Why does my heel hurt?

It will happen to you.  If you ask, it has happened to your friends, neighbors, coworkers.  It’s pain in your heel.  First thing in the morning, you get up, and once your foot hits the floor, you want to fall down and cry.  It is very common, occurs to everyone, and won’t go away by itself.

It is heel pain, or plantar fasciitis.  That morning pain in the heel that makes you hop to the bathroom.  It makes you afraid to get out of the car when you get to work.  It makes you afraid to exercise.  And it hurts!

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10 reasons why you should choose We Treat Feet

The We Treat Feet Podiatry group takes great pride in putting our patients’ feet and needs first. We pride ourselves on our expert clinicians and top-notch customer service.

Here are 10 reasons why you should choose We Treat Feet Podiatry for all your podiatric needs.

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Why does my diabetic foot hurt?

In diabetics, neuropathy is defined as a loss of protective sensation.  The condition occurs in what we call and stocking and glove distribution.  It starts at the distal ends of the toes and fingers, and moves proximally up the foot/hand into the leg/arm.  While there are many causes of peripheral neuropathy, diabetes is the most common.

Neuropathy can occur in several forms.  The most common is sensory neuropathy.  This is a change in the ability of the patient to feel their feet and hands.  Starting in a stocking and glove distribution, a patient will not feel items touching their toes and feet.  Over time, patient can step on objects such as glass shards, nails, or tacks, and will not feel it.  This is a significant risk for infections and amputation.

Neuropathy can also occur as a motor neuropathy.  This is a loss of function in the distal most muscles, and can be combined with sensory neuropathy to be called sensorimotor neuropathy.  The most common examples of this include the development of hammertoes in a neuropathy foot, or ankle contractures causing ulcerations in the ball of the foot.

Lastly, neuropathy can cause an autonomic issue.  This will be symptoms such as a loss of ability to sweat or release oils (also called sebum) from the skin.  This is the type of neuropathy that also involves the cardiovascular system, gastrointestinal system, and genitourinary system.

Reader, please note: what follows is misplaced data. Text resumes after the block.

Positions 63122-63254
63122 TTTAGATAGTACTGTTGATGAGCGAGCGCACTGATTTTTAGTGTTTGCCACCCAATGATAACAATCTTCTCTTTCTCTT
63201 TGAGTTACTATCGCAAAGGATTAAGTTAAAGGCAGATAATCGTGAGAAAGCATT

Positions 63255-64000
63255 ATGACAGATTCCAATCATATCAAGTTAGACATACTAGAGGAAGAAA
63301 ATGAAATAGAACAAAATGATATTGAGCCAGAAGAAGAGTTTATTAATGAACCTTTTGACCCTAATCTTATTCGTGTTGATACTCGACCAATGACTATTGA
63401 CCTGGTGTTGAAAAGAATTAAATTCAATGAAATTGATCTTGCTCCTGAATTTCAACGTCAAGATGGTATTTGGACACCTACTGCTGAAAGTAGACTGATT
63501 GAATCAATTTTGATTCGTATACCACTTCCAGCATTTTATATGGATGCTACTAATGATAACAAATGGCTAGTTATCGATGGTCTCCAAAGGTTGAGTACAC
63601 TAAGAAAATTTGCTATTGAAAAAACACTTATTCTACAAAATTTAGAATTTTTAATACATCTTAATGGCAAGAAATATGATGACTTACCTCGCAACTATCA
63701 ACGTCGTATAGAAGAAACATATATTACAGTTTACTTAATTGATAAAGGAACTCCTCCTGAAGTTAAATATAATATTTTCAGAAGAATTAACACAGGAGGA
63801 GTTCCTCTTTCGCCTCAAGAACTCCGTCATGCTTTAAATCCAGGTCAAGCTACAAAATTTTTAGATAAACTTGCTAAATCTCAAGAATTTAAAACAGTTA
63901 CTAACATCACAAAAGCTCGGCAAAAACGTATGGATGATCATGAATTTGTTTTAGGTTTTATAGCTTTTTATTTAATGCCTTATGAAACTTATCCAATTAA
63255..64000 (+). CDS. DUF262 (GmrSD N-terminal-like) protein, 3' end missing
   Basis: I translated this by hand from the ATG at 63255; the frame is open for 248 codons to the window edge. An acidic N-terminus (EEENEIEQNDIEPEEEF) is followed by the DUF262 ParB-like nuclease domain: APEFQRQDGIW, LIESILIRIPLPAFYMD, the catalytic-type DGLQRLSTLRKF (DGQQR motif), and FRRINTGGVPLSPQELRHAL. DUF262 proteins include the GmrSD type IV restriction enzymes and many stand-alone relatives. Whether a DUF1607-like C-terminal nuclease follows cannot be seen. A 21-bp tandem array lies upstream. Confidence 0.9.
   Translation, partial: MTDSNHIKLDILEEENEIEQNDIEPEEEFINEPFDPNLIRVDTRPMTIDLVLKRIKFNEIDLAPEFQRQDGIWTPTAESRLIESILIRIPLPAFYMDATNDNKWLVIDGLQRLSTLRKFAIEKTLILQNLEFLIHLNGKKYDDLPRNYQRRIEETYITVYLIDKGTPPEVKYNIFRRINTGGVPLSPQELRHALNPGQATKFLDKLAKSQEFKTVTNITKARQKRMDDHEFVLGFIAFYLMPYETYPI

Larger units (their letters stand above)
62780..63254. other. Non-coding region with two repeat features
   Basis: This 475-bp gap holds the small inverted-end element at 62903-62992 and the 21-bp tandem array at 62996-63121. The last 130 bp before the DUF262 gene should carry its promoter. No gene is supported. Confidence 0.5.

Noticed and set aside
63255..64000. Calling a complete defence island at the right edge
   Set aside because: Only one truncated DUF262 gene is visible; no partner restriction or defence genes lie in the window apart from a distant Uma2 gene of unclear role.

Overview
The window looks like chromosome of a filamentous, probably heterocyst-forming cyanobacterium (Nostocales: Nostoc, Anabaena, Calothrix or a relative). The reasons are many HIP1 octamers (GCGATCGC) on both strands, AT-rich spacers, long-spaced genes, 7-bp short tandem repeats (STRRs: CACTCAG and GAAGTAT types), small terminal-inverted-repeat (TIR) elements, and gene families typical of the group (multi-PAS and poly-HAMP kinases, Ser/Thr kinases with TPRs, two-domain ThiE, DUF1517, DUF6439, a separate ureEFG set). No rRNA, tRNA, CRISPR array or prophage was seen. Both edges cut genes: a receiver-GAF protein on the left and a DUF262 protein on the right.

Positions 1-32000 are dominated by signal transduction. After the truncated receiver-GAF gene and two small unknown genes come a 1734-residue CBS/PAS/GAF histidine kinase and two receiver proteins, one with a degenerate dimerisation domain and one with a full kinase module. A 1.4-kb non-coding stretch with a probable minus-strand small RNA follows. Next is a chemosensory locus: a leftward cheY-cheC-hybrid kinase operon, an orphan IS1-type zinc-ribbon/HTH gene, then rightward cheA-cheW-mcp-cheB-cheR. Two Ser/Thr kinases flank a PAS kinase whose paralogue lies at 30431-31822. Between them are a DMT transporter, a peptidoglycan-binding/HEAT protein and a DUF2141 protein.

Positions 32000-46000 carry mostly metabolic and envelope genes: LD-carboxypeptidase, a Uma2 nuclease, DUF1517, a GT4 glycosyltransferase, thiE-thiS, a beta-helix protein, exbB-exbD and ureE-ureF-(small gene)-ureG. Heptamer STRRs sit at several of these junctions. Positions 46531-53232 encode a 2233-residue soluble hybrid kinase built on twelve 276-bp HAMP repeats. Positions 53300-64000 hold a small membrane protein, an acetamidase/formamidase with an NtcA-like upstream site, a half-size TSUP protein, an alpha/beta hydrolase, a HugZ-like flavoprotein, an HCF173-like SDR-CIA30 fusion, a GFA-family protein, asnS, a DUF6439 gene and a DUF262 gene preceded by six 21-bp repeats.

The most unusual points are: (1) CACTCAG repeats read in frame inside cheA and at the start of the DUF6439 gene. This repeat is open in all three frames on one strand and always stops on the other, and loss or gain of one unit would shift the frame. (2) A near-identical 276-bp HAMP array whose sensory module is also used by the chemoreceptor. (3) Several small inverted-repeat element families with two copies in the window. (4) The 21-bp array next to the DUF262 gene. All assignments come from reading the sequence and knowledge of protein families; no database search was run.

With loss of sensation and function, patients become higher risk for infections, wounds and amputation.  Daily foot examinations, proper shoe gear, and regular diabetic foot care can prevent many problems.   So that begs the question, if I can’t feel it, why does it hurt?

60-70% of diabetics will eventually suffer from this condition.  The best way to think about it, is to use the telephone as an analogy.  If you are on the phone, and there is static, you can still hear, right?  The more static, the louder you have to yell to have the person on the other end hear you, until eventually there is so much static that you can’t hear anything, and they you hang up.  This is what happens with your nerves.

Each and every nerve in your body is connected directly to your brain.  Millions and millions of individual wires, from every aspect of your body, connected directly to your brain.  As neuropathy advances, the static to your brain increases.  Patients perceive this as neuropathic symptoms, burning, tingling, fire, ices, etc.  The louder the static, the more symptoms, until finally your brain hangs up, and then you have a complete loss of sensation.  This basically means that you can remove portions of your foot without anesthesia and not know it.

Treatments for painful diabetic neuropathy include proper glucose control, diet, exercise, and many different medication options.  You may have even seen a television commercial for Lyrica for example.  There are also sensory feedback options, cold laser and other light treatments, and even surgical options for releasing the nerves.

Best treatment for diabetic Neuropathy is prevention.  Good glucose control, exercise, and preventive foot care are essential.  Treatment once you have symptoms has been successful, but not for everyone.  You may not know you even have it.  The doctors at WeTreatFeet are well versed in this process and can offer you many cutting-edge treatments.  Call today if you want to have t